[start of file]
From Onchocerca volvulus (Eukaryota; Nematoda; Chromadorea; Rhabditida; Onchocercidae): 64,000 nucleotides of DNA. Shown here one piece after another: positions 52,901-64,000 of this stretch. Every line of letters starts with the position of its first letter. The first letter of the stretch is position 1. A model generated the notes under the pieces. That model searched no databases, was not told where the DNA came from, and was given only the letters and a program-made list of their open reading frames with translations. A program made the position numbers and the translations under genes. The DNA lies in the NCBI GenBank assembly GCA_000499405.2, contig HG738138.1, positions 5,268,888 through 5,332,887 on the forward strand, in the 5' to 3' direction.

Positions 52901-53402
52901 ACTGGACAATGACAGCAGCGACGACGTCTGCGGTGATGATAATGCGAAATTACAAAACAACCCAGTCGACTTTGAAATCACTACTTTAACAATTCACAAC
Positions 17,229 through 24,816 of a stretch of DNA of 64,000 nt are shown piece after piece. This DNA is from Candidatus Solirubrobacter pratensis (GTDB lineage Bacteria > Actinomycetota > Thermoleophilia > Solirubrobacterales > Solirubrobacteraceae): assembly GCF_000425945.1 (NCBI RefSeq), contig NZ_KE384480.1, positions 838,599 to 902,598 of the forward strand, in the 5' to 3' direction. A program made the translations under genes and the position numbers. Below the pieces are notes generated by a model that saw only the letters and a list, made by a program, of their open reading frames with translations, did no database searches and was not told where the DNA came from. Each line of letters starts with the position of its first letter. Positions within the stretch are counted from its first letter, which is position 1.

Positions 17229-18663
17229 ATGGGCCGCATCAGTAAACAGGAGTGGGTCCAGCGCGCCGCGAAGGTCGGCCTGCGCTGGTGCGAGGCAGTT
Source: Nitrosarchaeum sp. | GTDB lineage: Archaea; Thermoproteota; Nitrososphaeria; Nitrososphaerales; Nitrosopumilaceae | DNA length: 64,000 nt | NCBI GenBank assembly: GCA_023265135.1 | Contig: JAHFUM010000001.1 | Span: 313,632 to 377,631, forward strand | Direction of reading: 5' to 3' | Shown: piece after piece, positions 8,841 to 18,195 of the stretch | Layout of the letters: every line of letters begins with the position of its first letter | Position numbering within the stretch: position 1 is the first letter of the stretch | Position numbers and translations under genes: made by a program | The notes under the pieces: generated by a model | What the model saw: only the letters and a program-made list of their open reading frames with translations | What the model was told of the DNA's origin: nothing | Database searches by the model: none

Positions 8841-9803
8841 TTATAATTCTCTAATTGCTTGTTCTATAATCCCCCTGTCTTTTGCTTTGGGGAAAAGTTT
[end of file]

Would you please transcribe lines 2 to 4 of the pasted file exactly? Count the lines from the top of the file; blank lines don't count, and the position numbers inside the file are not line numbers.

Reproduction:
Positions 52901-53402
52901 ACTGGACAATGACAGCAGCGACGACGTCTGCGGTGATGATAATGCGAAATTACAAAACAACCCAGTCGACTTTGAAATCACTACTTTAACAATTCACAAC
Positions 17,229 through 24,816 of a stretch of DNA of 64,000 nt are shown piece after piece. This DNA is from Candidatus Solirubrobacter pratensis (GTDB lineage Bacteria > Actinomycetota > Thermoleophilia > Solirubrobacterales > Solirubrobacteraceae): assembly GCF_000425945.1 (NCBI RefSeq), contig NZ_KE384480.1, positions 838,599 to 902,598 of the forward strand, in the 5' to 3' direction. A program made the translations under genes and the position numbers. Below the pieces are notes generated by a model that saw only the letters and a list, made by a program, of their open reading frames with translations, did no database searches and was not told where the DNA came from. Each line of letters starts with the position of its first letter. Positions within the stretch are counted from its first letter, which is position 1.